Philippines
Ms. Maria Palattao informed that Philippines is actively participating in the activities of the ANSN Topical Group on Radioactive Waste Management, the most recent being the Training Course for Safety Assessment of Radioactive Waste Disposal Facilities in South Korea on 13-17 July 2009 and the international workshop on Sustainability in Management of Disused Spent Radioactive Sources held on 10-14 January 2009 in Chiang Mai, Thailand. The Philippines is also currently pursuing an IAEA TC project involving the Co-location of a Near Surface Disposal Facility and the Borehole Disposal Concept for disused sources. Ms. Palattao also informed the participants of the IAEA Project on International Low Level Waste Disposal Network (DISPONET). A technical meeting was held in Vienna on 15-16 April 2009 where the network Members (countries with advanced programs) met with participants (representatives of institutions receiving support from the IAEA) and exchange views on the DISPONET activities. To properly address the needs of countries/institutions starting their disposal programs, the network Participants were requested to present their priorities, interests and preferences, and to propose approaches for information exchange.

The Philippines also participates in the RCA project RAS/9042 on Sustainability of Regional Radiation Protection Infrastructures. RAS/9042 promotes sustainability of radiation protection infrastructures through a number of activities, including the establishment of a dynamic and active regional networking with exchange of information and continued mutual support of regional radiation protection initiatives. The RCA project has four components covering regulatory infrastructure (including public exposure control), occupational exposure control, medical (patient) exposure control, and radiological emergency preparedness and response. Philippines hosted the mid-term review meeting in February 2009. It also hosted the Technical Meeting of the Regulators Forum on Regional Priority Issues and Solutions on 5-7 August 2008. The RCA Regulators Forum Steering Committee is composed of Philippines (Chair), Australia, India, Malaysia and Vietnam. Australia and Indonesia were designated administrators that will assist the Committee.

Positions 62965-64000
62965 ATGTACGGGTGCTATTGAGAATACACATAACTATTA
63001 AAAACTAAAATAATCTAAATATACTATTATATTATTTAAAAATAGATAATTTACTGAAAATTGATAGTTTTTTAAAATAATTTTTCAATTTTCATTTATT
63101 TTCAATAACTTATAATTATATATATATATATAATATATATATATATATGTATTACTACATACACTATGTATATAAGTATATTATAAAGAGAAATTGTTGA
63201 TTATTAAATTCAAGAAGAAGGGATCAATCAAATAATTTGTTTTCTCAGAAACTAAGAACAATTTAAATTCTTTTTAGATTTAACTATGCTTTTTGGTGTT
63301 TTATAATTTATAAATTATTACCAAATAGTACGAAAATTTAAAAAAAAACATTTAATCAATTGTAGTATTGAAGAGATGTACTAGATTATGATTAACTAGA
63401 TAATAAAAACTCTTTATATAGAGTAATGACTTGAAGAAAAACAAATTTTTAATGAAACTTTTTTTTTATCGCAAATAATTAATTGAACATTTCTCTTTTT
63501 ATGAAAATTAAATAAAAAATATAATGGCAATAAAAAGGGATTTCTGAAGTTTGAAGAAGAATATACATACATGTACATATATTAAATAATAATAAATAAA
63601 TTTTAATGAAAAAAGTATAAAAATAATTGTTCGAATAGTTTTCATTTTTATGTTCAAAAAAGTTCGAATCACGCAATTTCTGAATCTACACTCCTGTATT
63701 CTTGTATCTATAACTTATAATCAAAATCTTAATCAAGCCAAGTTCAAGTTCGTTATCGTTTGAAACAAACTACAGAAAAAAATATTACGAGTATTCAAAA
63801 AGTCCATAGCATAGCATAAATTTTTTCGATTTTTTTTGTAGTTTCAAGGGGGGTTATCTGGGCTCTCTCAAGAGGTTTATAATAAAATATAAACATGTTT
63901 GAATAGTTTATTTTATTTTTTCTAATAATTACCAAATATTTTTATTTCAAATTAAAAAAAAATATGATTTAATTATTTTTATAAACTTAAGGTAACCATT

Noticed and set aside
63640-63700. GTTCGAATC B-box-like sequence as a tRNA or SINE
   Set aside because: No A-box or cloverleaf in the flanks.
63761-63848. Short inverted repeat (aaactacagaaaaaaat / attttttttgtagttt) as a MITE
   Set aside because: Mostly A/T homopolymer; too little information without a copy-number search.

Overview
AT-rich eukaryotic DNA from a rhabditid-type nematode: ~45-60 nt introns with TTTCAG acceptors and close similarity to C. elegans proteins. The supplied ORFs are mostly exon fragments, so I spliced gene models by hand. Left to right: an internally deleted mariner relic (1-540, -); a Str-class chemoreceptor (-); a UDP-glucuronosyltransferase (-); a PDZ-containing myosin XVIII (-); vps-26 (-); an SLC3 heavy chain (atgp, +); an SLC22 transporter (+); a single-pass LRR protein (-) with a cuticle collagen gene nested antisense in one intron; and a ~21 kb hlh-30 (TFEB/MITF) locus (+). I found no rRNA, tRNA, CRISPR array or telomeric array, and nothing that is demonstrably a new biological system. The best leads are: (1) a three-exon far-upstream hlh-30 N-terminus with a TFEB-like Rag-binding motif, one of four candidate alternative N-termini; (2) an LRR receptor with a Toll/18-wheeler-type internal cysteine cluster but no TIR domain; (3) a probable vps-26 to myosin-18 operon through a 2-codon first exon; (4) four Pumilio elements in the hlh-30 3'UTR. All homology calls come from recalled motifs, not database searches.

Australia
Mr. Lubi Dimitrovski detailed the ongoing support that Australia is providing in the ANSN, RCA and FNCA programs. Australia will continue to participate in these programs and provide technical experts to assist in the nuclear cooperation activities within the Asian region. Australia attended the RCA meeting RAS/9/042 Sustainability of Regional Protection Infrastructure. The RAS/9/042 program commenced in 2007 and is expected to be completed in 2010 and has 16 participating IAEA Member States. Planned activities of the RAS/9/02 program in 2009 include an RTC on Field Exercises and Decision-making Processes for Emergency Planning Decision makers (7-11 Sept 2009), 2nd ARAN Workshop on Radiation Protection in NORM producing industries 12-16 October, CPR and a Regional Seminar of Radiation Protection Regulators on Sharing Best Practices in Managing Disused Sources and Networking, 26-30 October.

Australian technical experts also attended the ANSN Topical Group Meeting on Safety Management of Research Reactors - SMRRTG (May 21-22 in Hanoi). The SMRRTG have agreed to adopt a working methodology to improve both Human and Information Technology networks.

Australia is also supporting in other regional cooperation activities including the FNCA RS & RWM workshops and other ANSN programs.